Dead Centre by Jamey Heath. I wanted to like this book. I really did. But Wiley clearly needs to hire better editors. I'm sure there's an excellent book somewhere in there, but between a narrative that jumps around without any real rhyme or reason, and a writing style that leads to a number of just-plain-difficult to read sentences, Heath's book was incredibly frustrating.

The one undeniable virtue to Heath's book is his attack on The Myth of 1988. You know the one: The NDP brought us free trade by doing the unthinkable for a Canadian political party -- contest an election with candidates and a then-popular leader. The result? A shocking disaster: the party that won a large plurality... won the election! I know! How could we Dippers let something so horrible happen to Fair Maiden Canada?

Heath takes aim at the most obvious problem in the NDP-is-Satan myth that Liberals love so much: Mulroney's strength wasn't in areas where the NDP won seats. The one area of Canada where Mulroney's support stayed rock-solid in 1988 was in Quebec, where his appeals (coded and otherwise) to the separatist vote won him 63 seats. Quebec is the only province where Mulroney's public support actually grew between 1984 and 1988. Or to put it another way, Mulroney won more seats in Quebec, 1988, than the Liberals and NDP won in Ontario combined.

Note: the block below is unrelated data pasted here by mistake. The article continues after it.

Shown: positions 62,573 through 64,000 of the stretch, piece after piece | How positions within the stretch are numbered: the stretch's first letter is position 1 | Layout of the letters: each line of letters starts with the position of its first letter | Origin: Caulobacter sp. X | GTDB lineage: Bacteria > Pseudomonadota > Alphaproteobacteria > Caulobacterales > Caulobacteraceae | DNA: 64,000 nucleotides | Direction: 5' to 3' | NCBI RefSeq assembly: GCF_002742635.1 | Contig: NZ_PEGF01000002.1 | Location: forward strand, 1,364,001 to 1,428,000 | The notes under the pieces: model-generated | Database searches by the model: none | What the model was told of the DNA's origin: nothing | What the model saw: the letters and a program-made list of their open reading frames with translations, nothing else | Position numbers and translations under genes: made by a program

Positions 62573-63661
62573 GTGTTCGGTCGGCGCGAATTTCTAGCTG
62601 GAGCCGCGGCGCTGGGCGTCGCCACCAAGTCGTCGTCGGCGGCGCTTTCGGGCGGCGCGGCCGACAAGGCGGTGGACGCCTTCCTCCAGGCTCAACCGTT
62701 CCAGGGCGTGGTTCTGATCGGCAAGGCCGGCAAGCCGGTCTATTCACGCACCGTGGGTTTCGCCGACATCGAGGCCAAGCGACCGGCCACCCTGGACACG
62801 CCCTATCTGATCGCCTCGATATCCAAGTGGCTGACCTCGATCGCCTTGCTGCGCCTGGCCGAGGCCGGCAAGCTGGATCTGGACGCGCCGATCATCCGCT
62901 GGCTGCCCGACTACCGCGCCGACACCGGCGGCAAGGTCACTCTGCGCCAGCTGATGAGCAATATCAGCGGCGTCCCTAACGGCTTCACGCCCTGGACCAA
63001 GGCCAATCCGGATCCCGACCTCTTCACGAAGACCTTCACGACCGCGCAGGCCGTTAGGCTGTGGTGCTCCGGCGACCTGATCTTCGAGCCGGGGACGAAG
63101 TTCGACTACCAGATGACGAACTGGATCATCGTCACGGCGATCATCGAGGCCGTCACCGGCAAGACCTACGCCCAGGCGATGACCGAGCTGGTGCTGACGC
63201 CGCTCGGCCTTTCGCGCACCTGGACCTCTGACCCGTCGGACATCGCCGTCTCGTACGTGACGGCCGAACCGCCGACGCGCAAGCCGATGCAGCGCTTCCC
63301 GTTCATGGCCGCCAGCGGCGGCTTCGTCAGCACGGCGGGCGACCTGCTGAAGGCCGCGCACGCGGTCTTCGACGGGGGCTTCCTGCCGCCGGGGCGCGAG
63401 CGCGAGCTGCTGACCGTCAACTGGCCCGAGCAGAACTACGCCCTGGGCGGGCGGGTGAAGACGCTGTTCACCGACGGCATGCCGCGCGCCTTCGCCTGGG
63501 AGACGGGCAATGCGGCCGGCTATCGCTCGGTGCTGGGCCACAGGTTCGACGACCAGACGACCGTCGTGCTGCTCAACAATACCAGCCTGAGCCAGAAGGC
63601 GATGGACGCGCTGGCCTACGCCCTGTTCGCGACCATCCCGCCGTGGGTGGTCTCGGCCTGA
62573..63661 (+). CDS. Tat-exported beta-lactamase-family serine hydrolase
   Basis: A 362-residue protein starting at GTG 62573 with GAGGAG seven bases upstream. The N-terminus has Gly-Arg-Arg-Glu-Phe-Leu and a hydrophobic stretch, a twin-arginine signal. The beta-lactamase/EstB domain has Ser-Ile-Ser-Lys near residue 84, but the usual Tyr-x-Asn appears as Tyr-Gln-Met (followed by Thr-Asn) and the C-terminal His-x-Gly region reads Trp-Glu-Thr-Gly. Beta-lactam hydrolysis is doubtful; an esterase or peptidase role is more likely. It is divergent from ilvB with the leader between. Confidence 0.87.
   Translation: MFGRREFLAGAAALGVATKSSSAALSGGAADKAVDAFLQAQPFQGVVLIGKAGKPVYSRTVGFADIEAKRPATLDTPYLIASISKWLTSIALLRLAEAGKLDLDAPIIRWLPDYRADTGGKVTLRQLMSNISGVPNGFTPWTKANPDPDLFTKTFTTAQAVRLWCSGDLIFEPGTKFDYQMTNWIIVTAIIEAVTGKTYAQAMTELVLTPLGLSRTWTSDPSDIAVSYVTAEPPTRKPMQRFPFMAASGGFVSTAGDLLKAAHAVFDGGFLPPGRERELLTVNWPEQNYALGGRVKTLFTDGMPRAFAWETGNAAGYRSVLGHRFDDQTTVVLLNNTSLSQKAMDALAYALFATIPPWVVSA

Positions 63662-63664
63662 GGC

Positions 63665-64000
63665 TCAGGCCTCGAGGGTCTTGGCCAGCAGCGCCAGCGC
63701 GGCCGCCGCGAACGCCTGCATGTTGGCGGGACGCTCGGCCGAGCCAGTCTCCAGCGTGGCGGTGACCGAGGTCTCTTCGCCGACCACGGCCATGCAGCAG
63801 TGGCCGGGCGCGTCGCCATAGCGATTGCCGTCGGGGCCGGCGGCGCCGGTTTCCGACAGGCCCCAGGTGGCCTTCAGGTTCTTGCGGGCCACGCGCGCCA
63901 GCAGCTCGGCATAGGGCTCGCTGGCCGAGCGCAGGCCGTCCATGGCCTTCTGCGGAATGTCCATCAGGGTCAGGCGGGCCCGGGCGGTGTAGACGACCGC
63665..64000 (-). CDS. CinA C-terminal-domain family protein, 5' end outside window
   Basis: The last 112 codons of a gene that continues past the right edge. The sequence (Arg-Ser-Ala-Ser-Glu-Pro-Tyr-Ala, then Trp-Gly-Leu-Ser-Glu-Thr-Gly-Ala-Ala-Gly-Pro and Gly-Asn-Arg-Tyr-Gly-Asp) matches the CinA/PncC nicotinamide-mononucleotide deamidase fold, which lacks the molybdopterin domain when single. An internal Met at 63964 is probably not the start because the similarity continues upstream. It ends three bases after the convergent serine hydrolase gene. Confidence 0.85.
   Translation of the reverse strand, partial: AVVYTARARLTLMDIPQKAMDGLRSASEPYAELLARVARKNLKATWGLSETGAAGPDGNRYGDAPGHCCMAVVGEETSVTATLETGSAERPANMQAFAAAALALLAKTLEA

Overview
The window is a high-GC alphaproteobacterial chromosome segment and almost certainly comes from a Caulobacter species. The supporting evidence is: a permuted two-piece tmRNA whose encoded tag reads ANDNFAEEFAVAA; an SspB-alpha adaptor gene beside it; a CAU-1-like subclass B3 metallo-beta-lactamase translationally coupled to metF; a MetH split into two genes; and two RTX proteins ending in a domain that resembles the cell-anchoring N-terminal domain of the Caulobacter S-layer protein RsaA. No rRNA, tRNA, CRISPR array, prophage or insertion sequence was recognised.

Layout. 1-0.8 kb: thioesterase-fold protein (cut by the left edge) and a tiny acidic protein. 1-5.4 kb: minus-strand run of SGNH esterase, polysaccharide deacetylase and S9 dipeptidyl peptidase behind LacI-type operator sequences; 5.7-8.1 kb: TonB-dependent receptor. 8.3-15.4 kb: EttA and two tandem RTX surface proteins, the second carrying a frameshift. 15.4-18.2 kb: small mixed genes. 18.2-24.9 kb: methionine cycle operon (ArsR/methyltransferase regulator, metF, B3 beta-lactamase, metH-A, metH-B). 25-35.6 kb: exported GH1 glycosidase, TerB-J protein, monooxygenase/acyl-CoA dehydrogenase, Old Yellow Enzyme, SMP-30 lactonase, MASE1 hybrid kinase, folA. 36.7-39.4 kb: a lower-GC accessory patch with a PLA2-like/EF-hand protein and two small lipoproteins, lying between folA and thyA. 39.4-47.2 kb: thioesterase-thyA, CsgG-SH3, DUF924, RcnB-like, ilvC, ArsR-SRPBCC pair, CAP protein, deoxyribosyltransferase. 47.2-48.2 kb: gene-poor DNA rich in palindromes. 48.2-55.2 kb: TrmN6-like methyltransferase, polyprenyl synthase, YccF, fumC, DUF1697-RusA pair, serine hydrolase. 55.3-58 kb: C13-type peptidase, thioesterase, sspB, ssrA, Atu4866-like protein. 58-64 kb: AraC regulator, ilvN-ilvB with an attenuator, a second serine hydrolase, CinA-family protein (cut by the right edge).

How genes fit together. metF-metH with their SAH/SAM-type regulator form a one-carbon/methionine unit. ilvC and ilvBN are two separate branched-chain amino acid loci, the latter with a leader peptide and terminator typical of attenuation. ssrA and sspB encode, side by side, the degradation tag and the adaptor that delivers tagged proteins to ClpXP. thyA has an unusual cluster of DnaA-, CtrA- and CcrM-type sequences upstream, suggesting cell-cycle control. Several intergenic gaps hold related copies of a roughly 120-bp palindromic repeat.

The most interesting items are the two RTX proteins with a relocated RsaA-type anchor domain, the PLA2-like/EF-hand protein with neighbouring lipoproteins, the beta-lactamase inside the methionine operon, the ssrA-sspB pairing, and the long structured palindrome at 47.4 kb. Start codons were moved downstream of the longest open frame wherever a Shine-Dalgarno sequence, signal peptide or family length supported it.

But of course, to actually deal with these facts, Liberals would have to look at why Quebec was such fertile ground for Mulroney in the 1980s, and the answers there, if dealt with honestly, would lead directly to questioning the unquestionable Cult of Trudeau. And it wouldn't serve the (apparent) main purpose of Liberals today, which is hating the NDP with a fiery passion.

This shouldn't matter, anymore. We're almost 20 years removed from 1988, and back then I was grappling with the thorny issues of... long division and proper conjugation of the french verb "avoir". But sure enough, a few months ago when Jack Layton was on TVO, you've got useless idiots like Rick Salutin blaming Jack for Harper, "just like in 1988." Clearly, this situation is hopeless.